Their venom is very deadly. Crotalus viridis use from 20-55% of their stored venom when they bite a small mammal such as a mouse. This is approximately 300 times the amount of venom needed to kill that animal. Venom is stored in glands which are connected to the hollow fangs. Venom is the means used to kill the prey, as the bite of the fangs alone would not usually result in death. The fangs are covered by thin tissue and fold back against the roof of the mouth when the mouth is closed.
During early spring and late fall when the weather is warm, Crotalus viridis hunts during the day. When the weather gets hotter, Crotalus viridis tends to seek shelter during the day and wait until night when it is cooler to hunt. (Greene, 1997; Jacobs, 1999; Kardong et. al., 1998; Kardong, 1996; Melli, 1999; Reptiles and Amphibians of North Dakota, 1999)
The predators of Crotalus viridis include some predatory birds such as red-tailed hawks. When Crotalus viridis senses a predator, it makes a rattling sound to warn it. Smaller snakes tend to wait until the predator is closer to begin rattling, as do pregnant females.
The only adverse affect that Crotalus viridis can have on humans is that they may bite an individual that provokes them. Their venom can cause injury and death. (Jacobs, 1999)
There are currently no conservation measures being taken for Crotalus viridis because their existence is not considered threatened. (Melli, 1999)
The name Crotalus comes from the Greek word "crotalon", which means "little bell", and is used to describe the rattle. The name viridis comes from the latin word for the color green.
Laura Valle (author), University of Michigan-Ann Arbor, Phil Myers (editor), Museum of Zoology, University of Michigan-Ann Arbor.
living in the Nearctic biogeographic province, the northern part of the New World. This includes Greenland, the Canadian Arctic islands, and all of the North American as far south as the highlands of central Mexico.
Found in coastal areas between 30 and 40 degrees latitude, in areas with a Mediterranean climate. Vegetation is dominated by stands of dense, spiny shrubs with tough (hard or waxy) evergreen leaves. May be maintained by periodic fire. In South America it includes the scrub ecotone between forest and paramo.
having markings, coloration, shapes, or other features that cause an animal to be camouflaged in its natural environment; being difficult to see or otherwise detect.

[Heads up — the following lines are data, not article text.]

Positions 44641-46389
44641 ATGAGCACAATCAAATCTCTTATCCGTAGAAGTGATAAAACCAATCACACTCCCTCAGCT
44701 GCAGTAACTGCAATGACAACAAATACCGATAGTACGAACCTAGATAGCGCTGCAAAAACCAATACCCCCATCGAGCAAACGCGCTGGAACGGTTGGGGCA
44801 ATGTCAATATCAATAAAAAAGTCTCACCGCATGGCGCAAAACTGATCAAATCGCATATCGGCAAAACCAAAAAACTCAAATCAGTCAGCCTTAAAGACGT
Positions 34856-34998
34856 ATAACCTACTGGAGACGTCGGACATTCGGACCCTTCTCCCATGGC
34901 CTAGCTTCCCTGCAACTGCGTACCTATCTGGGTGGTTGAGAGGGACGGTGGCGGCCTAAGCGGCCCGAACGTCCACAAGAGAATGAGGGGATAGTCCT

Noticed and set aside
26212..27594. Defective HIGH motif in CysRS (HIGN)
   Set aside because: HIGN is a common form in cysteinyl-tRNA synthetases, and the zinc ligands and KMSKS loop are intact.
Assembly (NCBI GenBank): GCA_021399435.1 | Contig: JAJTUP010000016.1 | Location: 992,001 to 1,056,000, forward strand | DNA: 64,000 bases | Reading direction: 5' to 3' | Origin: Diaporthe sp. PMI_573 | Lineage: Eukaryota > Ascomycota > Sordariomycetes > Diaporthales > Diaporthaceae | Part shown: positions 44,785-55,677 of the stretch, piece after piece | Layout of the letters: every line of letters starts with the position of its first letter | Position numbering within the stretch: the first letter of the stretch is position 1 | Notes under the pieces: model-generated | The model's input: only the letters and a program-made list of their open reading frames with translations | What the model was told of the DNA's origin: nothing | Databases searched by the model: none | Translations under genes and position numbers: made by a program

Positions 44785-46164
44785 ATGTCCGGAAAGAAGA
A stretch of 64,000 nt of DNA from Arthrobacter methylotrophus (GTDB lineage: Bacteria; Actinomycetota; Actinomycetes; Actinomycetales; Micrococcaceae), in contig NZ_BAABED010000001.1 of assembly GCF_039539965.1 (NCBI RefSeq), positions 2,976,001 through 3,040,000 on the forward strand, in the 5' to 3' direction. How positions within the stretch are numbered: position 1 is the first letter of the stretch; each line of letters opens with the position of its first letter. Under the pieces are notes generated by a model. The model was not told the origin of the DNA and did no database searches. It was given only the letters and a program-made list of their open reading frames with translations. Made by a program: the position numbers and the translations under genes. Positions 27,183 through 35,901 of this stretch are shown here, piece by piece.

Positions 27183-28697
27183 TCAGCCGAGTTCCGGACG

forest biomes are dominated by trees, otherwise forest biomes can vary widely in amount of precipitation and seasonality.
the state that some animals enter during winter in which normal physiological processes are significantly reduced, thus lowering the animal's energy requirements. The act or condition of passing winter in a torpid or resting state, typically involving the abandonment of homoiothermy in mammals.
the area in which the animal is naturally found, the region in which it is endemic.
active during the night
remains in the same area
that region of the Earth between 23.5 degrees North and 60 degrees North (between the Tropic of Cancer and the Arctic Circle) and between 23.5 degrees South and 60 degrees South (between the Tropic of Capricorn and the Antarctic Circle).
Living on the ground.
A terrestrial biome. Savannas are grasslands with scattered individual trees that do not form a closed canopy. Extensive savannas are found in parts of subtropical and tropical Africa and South America, and in Australia.
A grassland with scattered trees or scattered clumps of trees, a type of community intermediate between grassland and forest. See also Tropical savanna and grassland biome.
A terrestrial biome found in temperate latitudes (>23.5° N or S latitude). Vegetation is made up mostly of grasses, the height and species diversity of which depend largely on the amount of moisture available. Fire and grazing are important in the long-term maintenance of grasslands.
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Unknown, 1999. "Crotalus viridis viridis (Prairie Rattlesnake)" (On-line). Accessed March 23, 2000 at http://ntri.tamuk.edu/herpetarium/viperidae/c.v.viridis/cvviridis.html.
Unknown, 1998. "Herp-edia" (On-line). Accessed March 23, 2000 at http://www.Herp-edia.com/Rattlesnakes.
Unknown, 1999. "Reptiles and Amphibians of North Dakota" (On-line). Accessed March 23, 2000 at http://www.npwrc.usgs.gov/resource/distr/herps/.